3. Recognize each employee. Use your time on mobile management to recognize and connect with employees. People work every day and they should be recognized every day. Fuze offers a high definition platform that facilitates a better visual image of people online. Just as we don’t want fuzzy images and voice during online meetings we don’t want fuzzy recognition. Take time as you start a meeting to recognize employees for both who they are and what they do. Be specific and don’t be creepy about this. Especially take time to recognize progress as it is such a powerful variable in enhancing employee engagement.
  4. Hold a 5 minute session with each staff member. Take 5 minutes each day to go online with just one staff member. Think of this as a kind of virtual walking around with your staff. Leave the 5 minutes open-ended to learn and connect with employees who report to you. My friend, Rosa Say, developed a detailed plan for the daily 5 minutes. Here is a short snippet from her blog post about this, “It is a simple habit: Each day, without fail, managers are to give five minutes of no-agenda time to at least one of their employees. They’d log the event in a simple checklist of names to ensure they didn’t miss anyone, and they’d speak to each employee in turn on a regular basis.” If you want more guidance or insight on how to use five minutes I encourage you to read her blog post that outlines this in specific detail. It also offers you some Hawaiian terms to give your day a nice tropical feel.
  5. Don’t find meaning, make meaning. Be involved with meaningful work is a robust source of engagement. Do you ensure that your reports find their work meaningful? We don’t give people meaning and they don’t find meaning --- rather we co-create meaning in work through connection and conversation with utmost respect for individual differences. To rephrase Victor Frankl, when a person has a why to work they can bear almost any how.  I encourage you to hold short WIDWID and WWDWWD conversations. WIDWID stands for “why I do what I do” while WWDWWD stands for “why we do what we do.” Don’t leave meaning to chance.
  6. Build a foundation of strengths. Gallup and others have demonstrated the engagement that comes when we work from strength-based perspectives. Be strong and strengthen your staff for more engagement. Know your strengths, use your strengths daily, and do that in the service of the people you manage and you will increase your own engagement. There are many pathways to learn and develop strengths and I encourage you to examine them and put strengths to work. Some leading authors on the topic include Tom Rath, Martin Seligman, and Marcus Buckingham.

The Medium Half Dozen

  1. Add spice. The Spice Girls had an annoying song with the refrain, “so tell me what you want, what you really, really want…” Although the line can create an earworm, a tune that won’t leave your brain, it is very valuable to know the results you want every time you use Fuze. You want to share the desired result with participants and also find out what they want from the time online. Ensure your meetings contribute to results by beginning with a bit of “spice.” Remember well begun is half done and having clarity of results is a great way to begin.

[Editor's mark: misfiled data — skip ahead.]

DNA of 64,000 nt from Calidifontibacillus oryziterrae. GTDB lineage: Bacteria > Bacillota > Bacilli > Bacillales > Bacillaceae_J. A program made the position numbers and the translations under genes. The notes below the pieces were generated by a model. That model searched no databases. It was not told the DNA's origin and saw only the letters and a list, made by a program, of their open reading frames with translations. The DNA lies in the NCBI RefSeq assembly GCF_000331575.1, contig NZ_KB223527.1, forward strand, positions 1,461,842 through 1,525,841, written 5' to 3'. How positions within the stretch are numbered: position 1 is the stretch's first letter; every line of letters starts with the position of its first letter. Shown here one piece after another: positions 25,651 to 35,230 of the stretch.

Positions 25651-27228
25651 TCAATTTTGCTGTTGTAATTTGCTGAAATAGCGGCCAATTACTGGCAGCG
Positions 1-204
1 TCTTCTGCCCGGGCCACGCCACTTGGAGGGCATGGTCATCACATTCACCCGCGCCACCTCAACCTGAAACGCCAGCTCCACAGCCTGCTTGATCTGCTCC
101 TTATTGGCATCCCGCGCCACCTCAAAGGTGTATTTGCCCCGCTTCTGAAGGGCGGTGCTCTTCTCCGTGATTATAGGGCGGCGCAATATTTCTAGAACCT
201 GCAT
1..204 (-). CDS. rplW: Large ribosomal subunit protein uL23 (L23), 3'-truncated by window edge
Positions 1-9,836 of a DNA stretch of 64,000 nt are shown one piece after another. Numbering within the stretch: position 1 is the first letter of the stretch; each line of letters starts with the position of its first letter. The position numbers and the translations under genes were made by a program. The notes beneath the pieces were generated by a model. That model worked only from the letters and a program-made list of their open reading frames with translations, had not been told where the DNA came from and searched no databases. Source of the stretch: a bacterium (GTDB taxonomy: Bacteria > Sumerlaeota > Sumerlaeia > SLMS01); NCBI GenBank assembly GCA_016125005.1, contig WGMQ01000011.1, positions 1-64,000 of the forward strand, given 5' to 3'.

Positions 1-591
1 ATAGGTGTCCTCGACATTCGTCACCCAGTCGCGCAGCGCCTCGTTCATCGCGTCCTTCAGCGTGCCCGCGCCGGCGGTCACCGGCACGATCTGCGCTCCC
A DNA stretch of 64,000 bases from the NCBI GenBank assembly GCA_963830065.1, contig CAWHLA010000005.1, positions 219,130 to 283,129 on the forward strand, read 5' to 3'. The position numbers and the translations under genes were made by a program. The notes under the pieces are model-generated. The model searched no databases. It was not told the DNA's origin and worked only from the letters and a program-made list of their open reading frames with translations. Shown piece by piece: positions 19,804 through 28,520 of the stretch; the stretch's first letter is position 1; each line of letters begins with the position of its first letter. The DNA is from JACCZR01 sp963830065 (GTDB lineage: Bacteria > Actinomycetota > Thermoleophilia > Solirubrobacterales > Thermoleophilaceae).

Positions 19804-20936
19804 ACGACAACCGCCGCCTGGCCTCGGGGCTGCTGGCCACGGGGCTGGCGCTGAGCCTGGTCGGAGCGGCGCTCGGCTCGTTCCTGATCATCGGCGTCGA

2. Test 1, 2, 3, 4. It takes time to get comfortable and competent with a new tool. Build your skills and time online to work with Fuze. Start getting into the habit of using Fuze in lieu of a few phone calls each day. You don’t want to fumble with the technology when you want to foster engagement.
  3. Record and review. Record your early meetings and take time to review them (Make sure participants know the meeting is being recorded). We need to review our work to determine our strengths and also determine what we can strengthen. By the way, most people don’t like how they sound or look when they begin to listen and watch themselves perform, but watching your own performance can be an excellent accelerant to performance and growth.
  4. Hold office hours. One of the best practices from universities is to expect educators to hold office hours for students to come by and talk about a course or assignment. Why not take this practice and hold virtual office hours with employees who report to you once a week for an hour. Offer employees a set hour a week when you will be on Fuze and give them the url or access code to join the meeting. If no one logs in you can have the window open and work on other things.
  5. Light up the room. Fuze offers an excellent HD virtual voice and visual platform. Ensure you are doing what you can from your end to create the best possible output. It will pay big dividends to ensure you have good quality lighting and a good quality microphone.
  6. Look’em in the eye. Eye contact is a powerful way to connect with others. The problem online is that if you look at the screen image of another person in your meeting they will not experience you looking at them. To look people in the eye you need to look into the lens of your camera. Get in the habit of looking at your camera lens and try to avoid long or sustained focus off camera.


This article offered you a dozen tips to improve mobile employee engagement and engagement with mobile technology. So what are you waiting for? We encourage you to get cracking at work with more robust engagement.

Want more tips on getting more done at work? Read:

4 Ways to Get More Done So You Can Keep Work at Work